Biomass Fuel

Biomass Fuel

The innovative chemical process modifies cellulose, present in non-edible plant matter such as wood, straw, grass, cotton, or paper, by removing oxygen bonded to its hydrocarbon chains while preserving the chains’ structure.
There has also been recent progress in developing cellulosic nanomaterials from wood material, stiff and lightweight products from cellulose manipulated at the molecular level.
The development of commercial markets for cellulosic nanomaterials, tiny, naturally occurring structural building blocks, hold great promise for many products in electronics, construction, food, energy, health care, automotive, aerospace, and defence. These products could include jet fuel, aerogels, oil drilling additives, paints, coatings, adhesives, cement, food additives, lightweight packaging materials, paper, health care products, tissue scaffolding, lightweight vehicle armour, space technology, and automotive parts.
The US Forest Service released a report last week “Cellulose Nanomaterials – A Path towards Commercialization” [link:] out of a workshop it sponsored earlier this year. It will be very helpful to a wood products industry looking for ways to innovate develop new products and markets.

Energy from Cellulose

Back to Belgium, Bert Lagrain, from the Centre for Surface Chemistry and Catalysis at the Catholic University of Leuven, who led the sawdust research said, “This is a new type of bio-refining, and we currently have a patent pending for it. We have also built a chemical reactor in our lab: we feed sawdust collected from a sawmill into the reactor and add a catalyst – a substance that sets off and speeds the chemical reaction.”
Cellulose is the main substance in plant matter. At the molecular level, cellulose contains strong carbon chains, the researchers wanted to conserve these chains while at the same time dropping the oxygen bonded to them, which is undesirable in high-grade gasoline. With the right temperature and pressure, it takes about half a day to convert the cellulose in the wood shavings into saturated hydrocarbon chains.
The new method allows the researches to create a petrochemical product using these wood shavings. That said, this is an intermediary product that still requires another step before it becomes fully-distilled gasoline. Yet it’s an important step forward when it comes to creating sustainable fuel.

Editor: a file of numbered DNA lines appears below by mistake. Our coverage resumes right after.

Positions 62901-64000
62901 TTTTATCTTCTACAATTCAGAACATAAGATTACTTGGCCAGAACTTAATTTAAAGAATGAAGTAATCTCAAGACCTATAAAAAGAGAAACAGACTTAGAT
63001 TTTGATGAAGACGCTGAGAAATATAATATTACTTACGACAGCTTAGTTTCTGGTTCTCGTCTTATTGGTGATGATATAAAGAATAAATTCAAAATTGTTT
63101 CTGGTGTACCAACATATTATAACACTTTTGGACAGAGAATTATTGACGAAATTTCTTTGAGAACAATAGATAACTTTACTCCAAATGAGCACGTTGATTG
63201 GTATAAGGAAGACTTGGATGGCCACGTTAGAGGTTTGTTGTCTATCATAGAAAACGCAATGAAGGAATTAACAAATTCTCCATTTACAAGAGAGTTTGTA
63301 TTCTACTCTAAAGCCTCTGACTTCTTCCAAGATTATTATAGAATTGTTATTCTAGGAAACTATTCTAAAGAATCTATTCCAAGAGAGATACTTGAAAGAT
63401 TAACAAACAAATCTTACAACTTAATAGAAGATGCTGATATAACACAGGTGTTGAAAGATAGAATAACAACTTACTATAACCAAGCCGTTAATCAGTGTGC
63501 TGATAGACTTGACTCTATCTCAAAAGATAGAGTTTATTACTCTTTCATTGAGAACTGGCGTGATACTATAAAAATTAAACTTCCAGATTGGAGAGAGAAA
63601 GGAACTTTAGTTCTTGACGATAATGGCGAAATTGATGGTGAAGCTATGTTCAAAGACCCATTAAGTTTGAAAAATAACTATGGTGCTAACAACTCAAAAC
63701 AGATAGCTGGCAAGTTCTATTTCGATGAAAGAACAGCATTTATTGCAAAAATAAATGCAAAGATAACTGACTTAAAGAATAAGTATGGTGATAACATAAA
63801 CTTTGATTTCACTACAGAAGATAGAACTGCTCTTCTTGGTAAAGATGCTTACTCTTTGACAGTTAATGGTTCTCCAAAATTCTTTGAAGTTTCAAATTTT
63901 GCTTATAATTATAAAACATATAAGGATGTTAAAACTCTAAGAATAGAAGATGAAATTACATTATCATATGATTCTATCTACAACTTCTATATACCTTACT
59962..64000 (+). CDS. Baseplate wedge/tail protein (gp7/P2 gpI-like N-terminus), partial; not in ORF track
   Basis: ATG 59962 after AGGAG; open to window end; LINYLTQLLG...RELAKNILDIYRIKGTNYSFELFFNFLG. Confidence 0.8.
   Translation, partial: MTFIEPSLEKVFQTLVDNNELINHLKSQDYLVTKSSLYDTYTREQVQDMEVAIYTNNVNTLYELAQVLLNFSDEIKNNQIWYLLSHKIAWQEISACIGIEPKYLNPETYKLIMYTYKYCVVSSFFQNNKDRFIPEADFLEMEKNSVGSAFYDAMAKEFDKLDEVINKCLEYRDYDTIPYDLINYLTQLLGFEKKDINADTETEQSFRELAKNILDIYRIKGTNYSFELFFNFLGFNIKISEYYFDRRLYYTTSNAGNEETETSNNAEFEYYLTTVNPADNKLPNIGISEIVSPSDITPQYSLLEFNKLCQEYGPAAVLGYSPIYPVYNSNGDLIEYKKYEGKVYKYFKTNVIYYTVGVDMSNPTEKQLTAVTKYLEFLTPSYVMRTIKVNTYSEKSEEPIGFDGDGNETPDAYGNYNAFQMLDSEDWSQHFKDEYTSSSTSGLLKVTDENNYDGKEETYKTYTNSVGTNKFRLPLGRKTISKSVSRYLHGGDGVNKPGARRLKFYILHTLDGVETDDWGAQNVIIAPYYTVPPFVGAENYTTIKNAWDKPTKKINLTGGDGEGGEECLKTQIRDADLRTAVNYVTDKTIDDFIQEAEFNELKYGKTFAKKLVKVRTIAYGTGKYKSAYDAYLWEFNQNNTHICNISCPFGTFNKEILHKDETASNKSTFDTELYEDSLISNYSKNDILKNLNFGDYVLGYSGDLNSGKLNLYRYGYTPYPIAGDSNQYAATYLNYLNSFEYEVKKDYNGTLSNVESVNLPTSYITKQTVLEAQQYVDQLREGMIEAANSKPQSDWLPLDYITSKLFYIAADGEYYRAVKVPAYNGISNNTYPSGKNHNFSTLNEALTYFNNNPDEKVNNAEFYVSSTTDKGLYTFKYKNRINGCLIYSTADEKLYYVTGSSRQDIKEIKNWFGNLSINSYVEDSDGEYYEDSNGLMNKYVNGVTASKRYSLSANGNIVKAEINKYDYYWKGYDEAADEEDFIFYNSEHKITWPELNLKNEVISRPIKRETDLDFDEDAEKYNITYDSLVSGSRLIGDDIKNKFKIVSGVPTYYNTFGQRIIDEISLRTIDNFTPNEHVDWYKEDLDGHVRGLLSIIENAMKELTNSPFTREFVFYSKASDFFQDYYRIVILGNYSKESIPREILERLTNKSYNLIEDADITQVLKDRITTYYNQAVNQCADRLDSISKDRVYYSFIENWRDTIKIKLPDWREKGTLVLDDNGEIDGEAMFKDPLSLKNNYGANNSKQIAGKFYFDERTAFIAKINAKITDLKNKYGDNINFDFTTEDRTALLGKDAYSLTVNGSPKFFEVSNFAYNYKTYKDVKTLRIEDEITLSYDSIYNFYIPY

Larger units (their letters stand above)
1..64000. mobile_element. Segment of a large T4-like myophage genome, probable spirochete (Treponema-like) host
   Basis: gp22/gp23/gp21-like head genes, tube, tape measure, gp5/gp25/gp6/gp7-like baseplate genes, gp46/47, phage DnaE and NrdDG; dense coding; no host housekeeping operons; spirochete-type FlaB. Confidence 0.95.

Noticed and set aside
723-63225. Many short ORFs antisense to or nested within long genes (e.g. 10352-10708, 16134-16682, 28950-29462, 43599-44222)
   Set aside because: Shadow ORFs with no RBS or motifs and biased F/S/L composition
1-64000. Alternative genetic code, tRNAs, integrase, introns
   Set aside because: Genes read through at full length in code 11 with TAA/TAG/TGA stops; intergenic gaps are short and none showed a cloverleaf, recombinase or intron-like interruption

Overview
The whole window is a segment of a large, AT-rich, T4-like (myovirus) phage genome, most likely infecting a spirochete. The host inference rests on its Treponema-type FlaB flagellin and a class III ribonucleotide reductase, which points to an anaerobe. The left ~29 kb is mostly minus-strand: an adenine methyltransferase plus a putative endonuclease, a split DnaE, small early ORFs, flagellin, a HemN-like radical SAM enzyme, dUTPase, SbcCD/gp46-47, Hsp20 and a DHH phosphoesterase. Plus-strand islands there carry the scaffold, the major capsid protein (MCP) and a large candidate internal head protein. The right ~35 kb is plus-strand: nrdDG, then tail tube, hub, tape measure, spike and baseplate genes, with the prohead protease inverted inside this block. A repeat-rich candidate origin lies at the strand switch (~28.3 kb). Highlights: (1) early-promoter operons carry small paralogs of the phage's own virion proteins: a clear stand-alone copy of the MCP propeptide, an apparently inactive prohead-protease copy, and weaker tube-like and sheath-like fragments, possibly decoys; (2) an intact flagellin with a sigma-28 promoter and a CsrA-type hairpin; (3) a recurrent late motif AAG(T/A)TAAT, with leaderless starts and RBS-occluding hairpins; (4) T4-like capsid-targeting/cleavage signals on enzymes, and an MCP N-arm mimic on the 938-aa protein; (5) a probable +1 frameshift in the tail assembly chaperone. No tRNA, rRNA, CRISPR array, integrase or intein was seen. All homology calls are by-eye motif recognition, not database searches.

The team believes their invention would be particularly valuable for Europe, which doesn’t have abundant resources of oil. The hydrocarbon chains could be added into gasoline, replacing a portion of the fossil fuel. Unlike conventional energy crops, cellulose doesn’t compete for land use with food crops as it is basically a side product of any plant production.

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The resulting product does not come out as fully-distilled gasoline, the intermediary product requires one last simple step to become fully-distilled gasoline, said Sels.
“Our product offers an intermediate solution for as long as our automobiles run on liquid gasoline. It can be used as a green additive, as a replacement for a portion of traditionally-refined gasoline,” Sels said.
“The green hydrocarbon can also be used in the production of ethylene, propylene and benzene — the building blocks for plastic, rubber, insulation foam, nylon, coatings and so forth,” Sels added.
“Essentially, the method allows us to make a ‘petrochemical’ product using biomass – thus bridging the worlds of bio-economics and petro chemistry,” Sels’ colleague Bert Lagrain said.
The material can also be used to make chemicals such as ethylene, propylene, and benzene – the building blocks for plastic, rubber, insulation foam or nylon.
The researchers are also excited about the potential of cellulose to replace other products currently derived from petroleum, and its general abundance and accessibility.
“From an economic standpoint, cellulose has much potential,” said Sels. “Cellulose is available everywhere; it is essentially plant waste, meaning it does not compete with food crops.”
“It also produces chains of 5 to 6 hydrocarbon atoms. We are currently facing shortages in this because it is becoming quite difficult and more expensive to distil these specific hydrocarbon chains from crude oil or shale gas.
Two phases are involved within the one container. Tungstosilicic acid in aqueous phase causes the cellulose to hydrolyse and dehydrate, after which hydrogenation creates the liquid alkanes, which are saturated hydrocarbons. The high yield consists of 82 per cent n-decane-soluble products, mainly hexanes, known as light nafta. There is only a small amount of charring and a low percentage of gaseous products. And the length of time this takes is a mere few hours. Although not instant, this is catalytic and therefore able to convert more and more cellulose to glucose, especially with gradual heating of the reaction.
The second phase consists of a Ru/C (ruthenium) catalyst that is hydrothermally modified (ie. tuned) to make it chemo-selectively suitable. More rapid hydrogenation of the correct substrate is therefore possible, while for the whole set of reactions, subsequent batches of softwood cellulose can be introduced. The liquid alkanes can then accumulate over several runs.

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